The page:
Guest Post: Why Eating Local will Make you Healthier
Besides all the good you’d be doing for your local farmers, the nation’s food industry, and good old Planet Earth, shopping at your local farmers’ markets is a great way to revamp your struggling diet. Eating seasonal produce keeps your focus on vegetables instead of meats and carbs—not to say that you can’t get both from the market or that your body doesn’t need them.
Grocery shopping at your local farmers’ market has the following perks for your body:
- Eating locally raised and harvested food means cooking your own food, which gives you greater control over what goes into your body. Plus, cooking ends up saving you lots of cash.
- Most of the stuff you’ll find at farmers’ market is produce. Planning your meals around what’s seasonal at the market allows you to make veggie-focused dishes, meaning lower calories and more nutrition in most cases.
- If you’re into the organic revolution, you get to talk to farmers personally and inquire about their farming methods. Shopping organic at Whole Foods could mean getting your supposedly organic blueberries from Peru, where workers are underprivileged, underpaid, and it probably isn’t organic at all. If you want fewer pesticides in your body, shop local.
To get you started, here’s a short list of what you can find at most farmers’ markets this time of year as well as recipes that call for that specific vegetable (courtesy of The Daily Green). Remember that these are only the year-round produce; just wait until spring when the farmers come out like weeds with their truckloads of goods.
Everyone knows that carrots are good for your eyes, but their Vitamin A is also great for your bones and teeth. They’re rich in beta carotene, which may reduce heart disease and certain types of cancer. Check out The Daily Green’s curry carrot soup with wasabi cream. http://www.thedailygreen.com/healthy-eating/recipes/1735
Here’s another veggie that’s high in vitamin A—1,096 mg in one medium potato (your daily intake recommendation is between 700 and 900, so you’re good to go!). Try cooking up some spiced sweet potatoes next time you get back from the market. http://www.thedailygreen.com/healthy-eating/cookbook/spiced-sweet-potatoes-44021908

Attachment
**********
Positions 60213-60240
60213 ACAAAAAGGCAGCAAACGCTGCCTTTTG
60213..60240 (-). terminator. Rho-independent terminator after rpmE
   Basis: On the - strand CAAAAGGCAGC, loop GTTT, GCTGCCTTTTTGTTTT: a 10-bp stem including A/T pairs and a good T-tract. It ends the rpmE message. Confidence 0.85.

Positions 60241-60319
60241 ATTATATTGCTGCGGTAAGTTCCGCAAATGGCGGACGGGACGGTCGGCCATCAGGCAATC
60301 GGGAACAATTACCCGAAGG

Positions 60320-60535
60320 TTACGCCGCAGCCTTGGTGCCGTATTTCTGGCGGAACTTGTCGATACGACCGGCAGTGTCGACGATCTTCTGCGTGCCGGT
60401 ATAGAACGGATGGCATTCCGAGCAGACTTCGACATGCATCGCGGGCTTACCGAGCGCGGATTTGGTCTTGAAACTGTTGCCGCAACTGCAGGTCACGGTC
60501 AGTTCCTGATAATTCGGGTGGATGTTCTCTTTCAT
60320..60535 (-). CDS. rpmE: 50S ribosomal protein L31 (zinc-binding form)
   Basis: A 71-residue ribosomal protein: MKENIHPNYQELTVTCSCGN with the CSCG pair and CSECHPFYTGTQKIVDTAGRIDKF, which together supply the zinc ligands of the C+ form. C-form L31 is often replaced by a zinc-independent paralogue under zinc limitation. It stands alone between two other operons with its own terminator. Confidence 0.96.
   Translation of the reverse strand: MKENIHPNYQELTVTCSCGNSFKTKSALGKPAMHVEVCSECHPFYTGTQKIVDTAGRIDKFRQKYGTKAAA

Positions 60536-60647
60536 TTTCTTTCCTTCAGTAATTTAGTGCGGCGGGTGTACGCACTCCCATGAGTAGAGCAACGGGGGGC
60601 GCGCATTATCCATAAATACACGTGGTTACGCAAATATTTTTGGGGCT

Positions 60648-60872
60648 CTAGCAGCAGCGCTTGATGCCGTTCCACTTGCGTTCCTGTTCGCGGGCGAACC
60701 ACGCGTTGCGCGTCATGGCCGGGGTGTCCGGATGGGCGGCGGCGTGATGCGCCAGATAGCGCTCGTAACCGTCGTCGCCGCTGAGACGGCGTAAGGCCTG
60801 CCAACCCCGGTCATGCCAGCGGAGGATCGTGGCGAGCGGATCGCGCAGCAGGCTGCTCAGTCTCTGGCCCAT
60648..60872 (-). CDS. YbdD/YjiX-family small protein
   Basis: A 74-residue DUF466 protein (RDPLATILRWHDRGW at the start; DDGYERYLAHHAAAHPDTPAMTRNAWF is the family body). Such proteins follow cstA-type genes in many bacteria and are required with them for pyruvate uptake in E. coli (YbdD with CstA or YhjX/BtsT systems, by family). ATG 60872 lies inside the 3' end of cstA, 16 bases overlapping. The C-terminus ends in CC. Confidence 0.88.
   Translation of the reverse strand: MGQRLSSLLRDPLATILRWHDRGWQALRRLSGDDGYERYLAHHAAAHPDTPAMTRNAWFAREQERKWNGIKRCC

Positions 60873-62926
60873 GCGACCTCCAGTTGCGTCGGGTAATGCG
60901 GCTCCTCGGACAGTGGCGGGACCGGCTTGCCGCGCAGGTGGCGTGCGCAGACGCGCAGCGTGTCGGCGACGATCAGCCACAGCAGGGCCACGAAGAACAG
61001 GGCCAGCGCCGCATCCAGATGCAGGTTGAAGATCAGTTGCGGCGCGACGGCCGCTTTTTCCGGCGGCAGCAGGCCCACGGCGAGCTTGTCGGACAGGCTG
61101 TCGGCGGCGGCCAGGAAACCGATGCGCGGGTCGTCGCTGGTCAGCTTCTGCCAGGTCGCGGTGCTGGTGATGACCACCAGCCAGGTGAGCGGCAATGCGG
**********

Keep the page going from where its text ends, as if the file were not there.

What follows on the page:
Popeye wasn’t kidding—spinach packs a punch. It’s high in vitamin C, K, and A; magnesium; folate; manganese; iron; calcium; potassium; and vitamin B2 and B6. It’s not a bad source of protein for you weight lifters, or zinc, dietary fiber, and copper. You’ll even find some omega-3 fatty acids in there. That’s a mouthful. Try the creamy rigatoni with spinach. http://www.thedailygreen.com/healthy-eating/recipes/339?click=main_sr
Whether raw or cooked, cabbage is another superfood high in fiber. It has lots of vitamins (A, various Bs, C, and K), omega-3s, and calcium. Eating cabbage semi-regularly could mean a healthy digestive tract, prevention of certain cancers including prostate and colon while minimizing cardiovascular complications. Try this Asian coleslaw dish for the added benefits of uncooked cabbage:
This green machine contains lots of phytochemical antioxidants in the carotenoid family, which help out your eyes, and plenty of beta-carotene to fortify your immune system so you don’t catch the flu this year. Broccoli has also proven to contain more calcium than dairy products to help out your bones. Try the polenta with broccoli and pecorino here: http://www.thedailygreen.com/healthy-eating/recipes/polenta-broccoli-pecorino?click=main_sr
Bio: Maria Rainier is a freelance writer and blog junkie. She is currently a resident blogger at First in Education, where she’s been looking into gender wage gap statistics to see if it can be explained through women choosing lower paying degrees and men choosing higher paying degrees. In her spare time, she enjoys square-foot gardening, swimming, and avoiding her laptop.